Econintersect: Here are some of the headlines we found to help you start your day. For more headlines see our afternoon feature for GEI members, What We Read Today, which has many more headlines and a number of article discussions to keep you abreast of what we have found interesting.
Einstein Never Knew He'd Help Shell Discover Oil (Bloomberg) Two physicists in Amsterdam have started a company betting they can use gravitational wave sensors to locate oil. Their company, Innoseis, has a prototype sensor that looks like a tiny box sitting on a golf tee. If it works it will only cost 10% or so of the current exploratory technology - or allow much more area to be explored for the same price.
U.S. military veteran believed to be lone gunman in Dallas police ambush (Reuters) A black U.S. military veteran of the Afghan war who said he wanted to "kill white people" acted alone in a sniper attack that killed five police officers during a Dallas protest decrying police shootings of black men, officials said on Friday. Seven other police officers and two civilians were wounded in the ambush in downtown Dallas on Thursday night, officials said. Police killed the gunman, identified by authorities as 25-year-old Micah Johnson, with a bomb-carrying robot after cornering him in a parking garage, ending an hours-long standoff. A search of Johnson's home in the nearby suburb of Mesquite found "bomb-making materials, ballistic vests, rifles, ammunition and a personal journal of combat tactics," Dallas police said in a report on Friday. Police said Johnson had no previous criminal history. Dallas Mayor Michael Rawlings said Johnson had written "manifestos" on military-style tactics, and social media postings left by Johnson showed he subscribed to a militant black nationalist ideology.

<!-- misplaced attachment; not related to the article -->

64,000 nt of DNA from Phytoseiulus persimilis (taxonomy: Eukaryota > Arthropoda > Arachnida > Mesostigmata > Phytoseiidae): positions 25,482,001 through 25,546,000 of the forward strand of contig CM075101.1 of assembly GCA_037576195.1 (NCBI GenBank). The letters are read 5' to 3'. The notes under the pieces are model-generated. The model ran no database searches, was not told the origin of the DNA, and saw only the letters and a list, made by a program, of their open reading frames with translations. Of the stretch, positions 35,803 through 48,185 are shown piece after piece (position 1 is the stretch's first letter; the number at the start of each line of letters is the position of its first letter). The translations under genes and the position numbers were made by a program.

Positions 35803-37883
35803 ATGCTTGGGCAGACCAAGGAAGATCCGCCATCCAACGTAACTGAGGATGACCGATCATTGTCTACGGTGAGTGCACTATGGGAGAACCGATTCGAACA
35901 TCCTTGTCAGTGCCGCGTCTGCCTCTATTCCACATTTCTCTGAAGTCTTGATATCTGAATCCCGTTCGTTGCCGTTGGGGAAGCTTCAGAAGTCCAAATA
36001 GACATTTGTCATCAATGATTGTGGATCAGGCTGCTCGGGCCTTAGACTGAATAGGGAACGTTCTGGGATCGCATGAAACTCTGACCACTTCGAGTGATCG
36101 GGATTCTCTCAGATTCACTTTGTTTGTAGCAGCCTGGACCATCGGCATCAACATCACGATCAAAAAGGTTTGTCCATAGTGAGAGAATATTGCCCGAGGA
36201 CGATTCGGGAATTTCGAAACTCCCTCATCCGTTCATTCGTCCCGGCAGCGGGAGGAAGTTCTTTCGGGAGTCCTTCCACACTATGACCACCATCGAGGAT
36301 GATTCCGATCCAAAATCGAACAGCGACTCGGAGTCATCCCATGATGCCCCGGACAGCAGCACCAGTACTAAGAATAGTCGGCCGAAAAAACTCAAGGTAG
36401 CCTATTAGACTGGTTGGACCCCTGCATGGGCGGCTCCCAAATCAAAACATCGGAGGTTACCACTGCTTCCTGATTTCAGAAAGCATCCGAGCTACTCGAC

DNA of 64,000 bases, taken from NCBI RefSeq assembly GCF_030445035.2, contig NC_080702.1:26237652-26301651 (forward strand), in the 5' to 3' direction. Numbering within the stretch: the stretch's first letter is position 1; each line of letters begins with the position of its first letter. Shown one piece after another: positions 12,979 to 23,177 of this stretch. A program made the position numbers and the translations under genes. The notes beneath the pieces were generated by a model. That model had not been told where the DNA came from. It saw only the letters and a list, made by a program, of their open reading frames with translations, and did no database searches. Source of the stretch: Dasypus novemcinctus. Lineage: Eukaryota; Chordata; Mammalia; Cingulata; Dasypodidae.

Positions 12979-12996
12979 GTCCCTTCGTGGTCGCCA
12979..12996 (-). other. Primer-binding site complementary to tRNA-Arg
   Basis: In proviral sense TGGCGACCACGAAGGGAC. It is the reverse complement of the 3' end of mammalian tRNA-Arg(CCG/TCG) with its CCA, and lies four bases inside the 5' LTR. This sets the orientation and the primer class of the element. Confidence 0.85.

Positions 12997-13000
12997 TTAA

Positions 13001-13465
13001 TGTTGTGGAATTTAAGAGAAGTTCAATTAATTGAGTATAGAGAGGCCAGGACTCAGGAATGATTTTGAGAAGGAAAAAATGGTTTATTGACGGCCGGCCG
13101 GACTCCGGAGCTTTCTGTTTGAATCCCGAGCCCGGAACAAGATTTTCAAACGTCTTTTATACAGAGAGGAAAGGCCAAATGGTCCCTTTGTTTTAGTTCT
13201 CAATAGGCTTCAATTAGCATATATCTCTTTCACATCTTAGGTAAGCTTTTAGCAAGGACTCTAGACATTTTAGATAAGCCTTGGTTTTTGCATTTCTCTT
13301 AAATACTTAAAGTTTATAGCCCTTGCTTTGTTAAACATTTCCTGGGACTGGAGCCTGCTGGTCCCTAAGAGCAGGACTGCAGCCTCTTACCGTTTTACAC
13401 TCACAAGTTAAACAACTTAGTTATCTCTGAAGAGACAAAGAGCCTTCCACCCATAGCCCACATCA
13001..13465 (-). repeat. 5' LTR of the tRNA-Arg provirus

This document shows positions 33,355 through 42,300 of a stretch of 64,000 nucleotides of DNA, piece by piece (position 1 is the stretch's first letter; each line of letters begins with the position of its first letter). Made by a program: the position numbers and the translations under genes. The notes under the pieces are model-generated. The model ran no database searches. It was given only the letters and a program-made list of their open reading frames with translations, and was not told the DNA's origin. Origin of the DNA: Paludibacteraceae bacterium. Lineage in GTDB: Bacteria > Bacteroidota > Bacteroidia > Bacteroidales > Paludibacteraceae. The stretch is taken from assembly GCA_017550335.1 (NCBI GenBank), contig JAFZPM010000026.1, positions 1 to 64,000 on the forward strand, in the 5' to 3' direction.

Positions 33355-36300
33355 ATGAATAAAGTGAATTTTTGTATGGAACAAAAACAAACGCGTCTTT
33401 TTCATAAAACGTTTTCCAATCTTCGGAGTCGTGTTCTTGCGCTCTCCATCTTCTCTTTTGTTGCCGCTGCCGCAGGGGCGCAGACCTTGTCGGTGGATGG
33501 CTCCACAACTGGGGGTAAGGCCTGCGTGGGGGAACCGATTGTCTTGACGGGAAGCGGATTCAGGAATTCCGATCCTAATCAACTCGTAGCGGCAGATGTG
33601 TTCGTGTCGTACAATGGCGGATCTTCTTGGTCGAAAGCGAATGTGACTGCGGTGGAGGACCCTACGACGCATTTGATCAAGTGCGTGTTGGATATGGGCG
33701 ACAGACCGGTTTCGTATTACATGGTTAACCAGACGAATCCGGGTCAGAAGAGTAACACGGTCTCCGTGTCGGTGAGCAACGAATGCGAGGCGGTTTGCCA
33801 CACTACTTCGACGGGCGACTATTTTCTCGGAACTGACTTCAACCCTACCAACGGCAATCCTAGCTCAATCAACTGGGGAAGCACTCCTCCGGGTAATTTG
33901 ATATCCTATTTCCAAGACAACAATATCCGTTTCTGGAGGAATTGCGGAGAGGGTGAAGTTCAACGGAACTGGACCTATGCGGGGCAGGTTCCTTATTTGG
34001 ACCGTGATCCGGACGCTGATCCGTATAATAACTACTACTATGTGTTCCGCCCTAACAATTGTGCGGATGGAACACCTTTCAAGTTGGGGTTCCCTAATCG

Hillary Clinton Rejects F.B.I. Claim That She Was 'Careless' With Emails (The New York Times, MSN News) Hillary Clinton on Friday rejected the F.B.I.'s assertion that she had been "extremely careless" with classified material as secretary of state, offering her first public comments on the matter since the Justice Department closed its inquiry without bringing charges against her this week. In interviews on CNN and MSNBC, Mrs. Clinton tried to put the controversy surrounding her use of a private email server to rest, brushing off a rebuke from James Comey, the F.B.I. director, who had criticized her for being negligent. She said:
"I think there are about 300 people in the government, mostly in the State Department, but in other high positions in the government with whom I emailed over the course of four years - they, I believe, did not believe they were sending any material that was classified. They were pursuing their responsibilities. I do not think they were careless. And as I have said many times, I certainly did not believe that I received or sent any material that was classified."